B-movie auteur Edgar G. Ulmer managed to direct a few A-pictures during his long career; he was personally selected by Hedy Lamarr to helm this big-budget thriller, a project she put together to change her image as a starlet whose sex appeal outweighed her acting abilities. Set in the early 19th century, The Strange Woman takes place in Bangor, Maine, where logging and lumber mills have made the town prosperous. Jenny Hager (Lamarr) has grown up in Bangor, not far from the watchful eye of wealthy Isaiah Poster (Gene Lockhart). The fact that Jenny is twenty years Isaiah's junior does not stem his amorous intentions, and when she's finally out of her teens, Jenny accepts his proposal of marriage. But beneath her sweet exterior, Jenny is a shrewd, conniving women, and while she makes a fine life for herself with Isaiah's money, she obviously doesn't care for him. When Isaiah's son Ephraim (Louis Hayward) visits from college, Jenny is immediately attracted to him, and she tells him that she'll marry him if he murders his father. But, unknown to Ephraim, Jenny is already scheming to win the affections of businessman John Evered (George Sanders), even though he's pledged to marry her best friend Meg (Hillary Brooke). Based on a novel by Ben Ames Williams, The Strange Woman was generally considered one of Hedy Lamarr's best performances, although her best-known performance would continue to be in Ecstasy (1933), largely because of her then-daring nude scenes. ~ Mark Deming, Rovi

Meet John Doe
The first of director Frank Capra's independent productions (in partnership with Robert Riskin), Meet John Doe begins with the end of reporter Ann Mitchell's (Barbara Stanwyck) job. Fired as part of a downsizing move, she ends her last column with an imaginary letter written by "John Doe." Angered at the ill treatment of America's little people, the fabricated Doe announces that he's going to jump off City Hall on Christmas Eve. When the phony letter goes to press, it causes a public sensation. Seeking to secure her job, Mitchell talks her managing editor (James Gleason) into playing up the John Doe letter for all it's worth; but to ward off accusations from rival papers that the letter was bogus, they decide to hire someone to pose as John Doe: a ballplayer-turned-hobo (Gary Cooper), who'll do anything for three squares and a place to sleep. "John Doe" and his traveling companion The Colonel (Walter Brennan) are ensconced in a luxury hotel while Mitchell continues churning out chunks of John Doe philosophy. When newspaper publisher D.B. Norton (Edward Arnold), a fascistic type with presidential aspirations, decides to use Doe as his ticket to the White House, he puts Doe on the radio to deliver inspirational speeches to the masses -- ghost-written by Mitchell, who, it is implied, has become the publisher's mistress. The central message of the Doe speeches is "Love Thy Neighbor," though, conceived in cynicism, the speeches strike so responsive a chord with the public that John Doe clubs pop up all over the country. Believing he is working for the good of America, Cooper agrees to front the National John Doe Movement -- until he discovers that Norton plans to exploit Doe in order to create a third political party and impose a virtual dictatorship on the country. The last of Capra's "social statement" films, Meet John Doe posted a profit, although Capra and Riskin were forced to dissolve their corporation due to excessive taxes. ~ Hal Erickson, Rovi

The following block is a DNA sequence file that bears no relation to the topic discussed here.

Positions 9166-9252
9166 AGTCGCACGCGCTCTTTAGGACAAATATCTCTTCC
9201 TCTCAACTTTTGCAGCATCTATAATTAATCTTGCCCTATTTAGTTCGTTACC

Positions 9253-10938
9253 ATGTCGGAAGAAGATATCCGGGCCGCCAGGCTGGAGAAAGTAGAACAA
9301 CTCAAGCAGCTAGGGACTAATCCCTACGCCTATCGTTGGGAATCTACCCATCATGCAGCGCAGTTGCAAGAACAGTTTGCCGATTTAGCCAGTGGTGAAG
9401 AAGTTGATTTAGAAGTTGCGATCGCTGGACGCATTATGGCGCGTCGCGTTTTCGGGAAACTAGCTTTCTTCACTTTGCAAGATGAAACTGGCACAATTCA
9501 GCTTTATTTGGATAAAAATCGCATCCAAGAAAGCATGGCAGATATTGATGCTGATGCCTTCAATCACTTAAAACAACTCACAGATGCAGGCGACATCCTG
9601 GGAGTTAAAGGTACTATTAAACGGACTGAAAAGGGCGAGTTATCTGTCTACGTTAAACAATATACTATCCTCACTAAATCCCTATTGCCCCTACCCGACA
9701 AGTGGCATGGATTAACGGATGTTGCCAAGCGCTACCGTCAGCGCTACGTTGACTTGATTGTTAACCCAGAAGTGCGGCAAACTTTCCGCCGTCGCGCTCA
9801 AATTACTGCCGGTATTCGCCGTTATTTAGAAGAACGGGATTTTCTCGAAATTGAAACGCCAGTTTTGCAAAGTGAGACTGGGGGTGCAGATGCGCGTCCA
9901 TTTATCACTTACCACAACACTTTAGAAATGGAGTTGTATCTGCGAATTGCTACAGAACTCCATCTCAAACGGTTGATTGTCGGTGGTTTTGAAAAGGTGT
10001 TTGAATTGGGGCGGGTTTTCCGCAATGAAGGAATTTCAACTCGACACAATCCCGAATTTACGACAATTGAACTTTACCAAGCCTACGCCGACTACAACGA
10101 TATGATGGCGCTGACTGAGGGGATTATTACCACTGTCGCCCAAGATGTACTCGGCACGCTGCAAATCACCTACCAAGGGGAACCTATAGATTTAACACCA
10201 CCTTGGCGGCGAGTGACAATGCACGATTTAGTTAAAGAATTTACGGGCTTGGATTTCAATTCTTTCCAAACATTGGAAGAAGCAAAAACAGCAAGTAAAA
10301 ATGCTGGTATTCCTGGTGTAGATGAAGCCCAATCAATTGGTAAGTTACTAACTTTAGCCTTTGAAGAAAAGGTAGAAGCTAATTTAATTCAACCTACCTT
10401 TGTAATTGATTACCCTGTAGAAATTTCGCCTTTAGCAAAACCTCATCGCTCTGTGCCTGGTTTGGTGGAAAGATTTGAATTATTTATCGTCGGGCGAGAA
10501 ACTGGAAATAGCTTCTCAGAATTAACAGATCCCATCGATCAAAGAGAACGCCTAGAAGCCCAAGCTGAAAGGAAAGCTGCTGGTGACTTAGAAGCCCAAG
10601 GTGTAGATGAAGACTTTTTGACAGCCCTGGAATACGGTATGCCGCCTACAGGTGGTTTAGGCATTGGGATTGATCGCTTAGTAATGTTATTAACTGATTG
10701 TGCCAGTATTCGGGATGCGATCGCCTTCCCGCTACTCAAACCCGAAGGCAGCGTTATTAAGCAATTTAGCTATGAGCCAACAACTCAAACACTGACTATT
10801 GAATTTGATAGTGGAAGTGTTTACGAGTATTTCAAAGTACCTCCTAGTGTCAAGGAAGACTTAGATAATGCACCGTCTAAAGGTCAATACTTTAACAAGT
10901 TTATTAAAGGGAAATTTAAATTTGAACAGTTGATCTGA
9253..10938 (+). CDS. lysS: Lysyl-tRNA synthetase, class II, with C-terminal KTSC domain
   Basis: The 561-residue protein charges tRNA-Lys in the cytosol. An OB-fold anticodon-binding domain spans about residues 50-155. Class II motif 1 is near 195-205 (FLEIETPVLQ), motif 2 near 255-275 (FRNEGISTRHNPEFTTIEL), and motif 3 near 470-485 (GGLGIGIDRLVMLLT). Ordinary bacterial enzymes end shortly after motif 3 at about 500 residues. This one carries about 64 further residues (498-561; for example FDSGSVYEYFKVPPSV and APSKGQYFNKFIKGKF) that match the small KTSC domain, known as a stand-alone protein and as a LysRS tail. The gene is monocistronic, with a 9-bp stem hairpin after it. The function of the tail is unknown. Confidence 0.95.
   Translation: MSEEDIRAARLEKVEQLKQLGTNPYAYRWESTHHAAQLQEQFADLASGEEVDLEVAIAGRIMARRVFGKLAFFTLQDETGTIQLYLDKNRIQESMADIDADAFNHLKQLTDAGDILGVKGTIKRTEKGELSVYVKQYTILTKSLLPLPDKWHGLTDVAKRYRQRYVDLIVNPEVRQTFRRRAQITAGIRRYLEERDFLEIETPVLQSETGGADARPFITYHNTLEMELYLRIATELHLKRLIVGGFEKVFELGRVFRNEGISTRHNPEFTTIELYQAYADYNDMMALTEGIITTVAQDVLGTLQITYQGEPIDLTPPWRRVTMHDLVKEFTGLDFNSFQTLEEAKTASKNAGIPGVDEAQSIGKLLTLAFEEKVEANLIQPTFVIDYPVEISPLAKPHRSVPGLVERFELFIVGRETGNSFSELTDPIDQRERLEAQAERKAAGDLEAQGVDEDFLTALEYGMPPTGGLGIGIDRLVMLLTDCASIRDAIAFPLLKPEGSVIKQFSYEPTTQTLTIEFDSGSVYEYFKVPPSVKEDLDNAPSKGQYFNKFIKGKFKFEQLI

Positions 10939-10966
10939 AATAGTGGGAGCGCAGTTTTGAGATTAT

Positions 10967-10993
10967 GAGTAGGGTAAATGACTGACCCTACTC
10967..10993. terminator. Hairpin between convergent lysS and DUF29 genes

Cast & Crew

  • Charles Boyer
    Charles Boyer - Pepe le Moko
  • Hedy Lamarr
    Hedy Lamarr - Gaby (Gabrielle)
  • Sigrid Gurie
    Sigrid Gurie - Ines
  • Joseph Calleia
    Joseph Calleia - Inspector Slimane
  • Gene Lockhart
    Gene Lockhart - Regis